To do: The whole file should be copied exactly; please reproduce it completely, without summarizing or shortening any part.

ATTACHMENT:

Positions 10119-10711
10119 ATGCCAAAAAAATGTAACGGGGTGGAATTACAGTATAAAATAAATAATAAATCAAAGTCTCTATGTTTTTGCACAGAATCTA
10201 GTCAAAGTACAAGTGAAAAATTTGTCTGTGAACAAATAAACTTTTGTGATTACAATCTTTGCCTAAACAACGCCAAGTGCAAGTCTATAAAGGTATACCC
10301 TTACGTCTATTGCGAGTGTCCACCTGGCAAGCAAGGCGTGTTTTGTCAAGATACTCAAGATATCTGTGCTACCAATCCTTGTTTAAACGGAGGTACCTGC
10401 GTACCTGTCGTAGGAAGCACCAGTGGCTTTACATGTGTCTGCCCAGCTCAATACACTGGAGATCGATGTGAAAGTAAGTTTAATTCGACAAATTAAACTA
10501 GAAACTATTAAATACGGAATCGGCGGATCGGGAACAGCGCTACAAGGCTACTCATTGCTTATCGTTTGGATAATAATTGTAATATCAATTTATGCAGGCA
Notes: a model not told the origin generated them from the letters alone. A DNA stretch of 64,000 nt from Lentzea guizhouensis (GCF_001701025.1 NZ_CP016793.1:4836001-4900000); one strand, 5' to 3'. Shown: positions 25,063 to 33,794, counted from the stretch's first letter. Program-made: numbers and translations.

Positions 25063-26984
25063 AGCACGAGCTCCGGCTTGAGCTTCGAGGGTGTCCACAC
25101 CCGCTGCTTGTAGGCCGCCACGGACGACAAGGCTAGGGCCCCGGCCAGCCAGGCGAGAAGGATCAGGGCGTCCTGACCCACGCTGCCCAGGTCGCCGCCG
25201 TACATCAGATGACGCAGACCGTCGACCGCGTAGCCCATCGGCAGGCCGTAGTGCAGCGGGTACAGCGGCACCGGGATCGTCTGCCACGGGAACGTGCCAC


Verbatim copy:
Positions 10119-10711
10119 ATGCCAAAAAAATGTAACGGGGTGGAATTACAGTATAAAATAAATAATAAATCAAAGTCTCTATGTTTTTGCACAGAATCTA
10201 GTCAAAGTACAAGTGAAAAATTTGTCTGTGAACAAATAAACTTTTGTGATTACAATCTTTGCCTAAACAACGCCAAGTGCAAGTCTATAAAGGTATACCC
10301 TTACGTCTATTGCGAGTGTCCACCTGGCAAGCAAGGCGTGTTTTGTCAAGATACTCAAGATATCTGTGCTACCAATCCTTGTTTAAACGGAGGTACCTGC
10401 GTACCTGTCGTAGGAAGCACCAGTGGCTTTACATGTGTCTGCCCAGCTCAATACACTGGAGATCGATGTGAAAGTAAGTTTAATTCGACAAATTAAACTA
10501 GAAACTATTAAATACGGAATCGGCGGATCGGGAACAGCGCTACAAGGCTACTCATTGCTTATCGTTTGGATAATAATTGTAATATCAATTTATGCAGGCA
Notes: a model not told the origin generated them from the letters alone. A DNA stretch of 64,000 nt from Lentzea guizhouensis (GCF_001701025.1 NZ_CP016793.1:4836001-4900000); one strand, 5' to 3'. Shown: positions 25,063 to 33,794, counted from the stretch's first letter. Program-made: numbers and translations.

Positions 25063-26984
25063 AGCACGAGCTCCGGCTTGAGCTTCGAGGGTGTCCACAC
25101 CCGCTGCTTGTAGGCCGCCACGGACGACAAGGCTAGGGCCCCGGCCAGCCAGGCGAGAAGGATCAGGGCGTCCTGACCCACGCTGCCCAGGTCGCCGCCG
25201 TACATCAGATGACGCAGACCGTCGACCGCGTAGCCCATCGGCAGGCCGTAGTGCAGCGGGTACAGCGGCACCGGGATCGTCTGCCACGGGAACGTGCCAC